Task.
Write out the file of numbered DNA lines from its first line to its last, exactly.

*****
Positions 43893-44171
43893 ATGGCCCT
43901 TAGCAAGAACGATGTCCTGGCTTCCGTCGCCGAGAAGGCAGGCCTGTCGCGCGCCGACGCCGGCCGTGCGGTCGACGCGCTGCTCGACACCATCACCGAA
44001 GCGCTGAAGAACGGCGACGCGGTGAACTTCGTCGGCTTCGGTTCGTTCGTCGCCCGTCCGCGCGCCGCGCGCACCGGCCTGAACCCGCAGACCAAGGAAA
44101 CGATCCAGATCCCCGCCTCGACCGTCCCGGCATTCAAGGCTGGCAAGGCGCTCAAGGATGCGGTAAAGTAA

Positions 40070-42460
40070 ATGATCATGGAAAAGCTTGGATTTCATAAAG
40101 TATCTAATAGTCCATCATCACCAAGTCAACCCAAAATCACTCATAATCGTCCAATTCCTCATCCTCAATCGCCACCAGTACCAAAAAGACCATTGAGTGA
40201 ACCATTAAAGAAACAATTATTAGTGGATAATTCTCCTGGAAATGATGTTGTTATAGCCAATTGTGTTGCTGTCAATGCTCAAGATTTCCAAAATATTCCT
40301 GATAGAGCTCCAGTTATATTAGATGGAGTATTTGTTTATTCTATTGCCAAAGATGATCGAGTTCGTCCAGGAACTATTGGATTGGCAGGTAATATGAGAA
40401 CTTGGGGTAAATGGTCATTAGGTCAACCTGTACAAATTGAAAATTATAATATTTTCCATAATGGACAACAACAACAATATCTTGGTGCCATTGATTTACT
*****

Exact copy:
Positions 43893-44171
43893 ATGGCCCT
43901 TAGCAAGAACGATGTCCTGGCTTCCGTCGCCGAGAAGGCAGGCCTGTCGCGCGCCGACGCCGGCCGTGCGGTCGACGCGCTGCTCGACACCATCACCGAA
44001 GCGCTGAAGAACGGCGACGCGGTGAACTTCGTCGGCTTCGGTTCGTTCGTCGCCCGTCCGCGCGCCGCGCGCACCGGCCTGAACCCGCAGACCAAGGAAA
44101 CGATCCAGATCCCCGCCTCGACCGTCCCGGCATTCAAGGCTGGCAAGGCGCTCAAGGATGCGGTAAAGTAA

Positions 40070-42460
40070 ATGATCATGGAAAAGCTTGGATTTCATAAAG
40101 TATCTAATAGTCCATCATCACCAAGTCAACCCAAAATCACTCATAATCGTCCAATTCCTCATCCTCAATCGCCACCAGTACCAAAAAGACCATTGAGTGA
40201 ACCATTAAAGAAACAATTATTAGTGGATAATTCTCCTGGAAATGATGTTGTTATAGCCAATTGTGTTGCTGTCAATGCTCAAGATTTCCAAAATATTCCT
40301 GATAGAGCTCCAGTTATATTAGATGGAGTATTTGTTTATTCTATTGCCAAAGATGATCGAGTTCGTCCAGGAACTATTGGATTGGCAGGTAATATGAGAA
40401 CTTGGGGTAAATGGTCATTAGGTCAACCTGTACAAATTGAAAATTATAATATTTTCCATAATGGACAACAACAACAATATCTTGGTGCCATTGATTTACT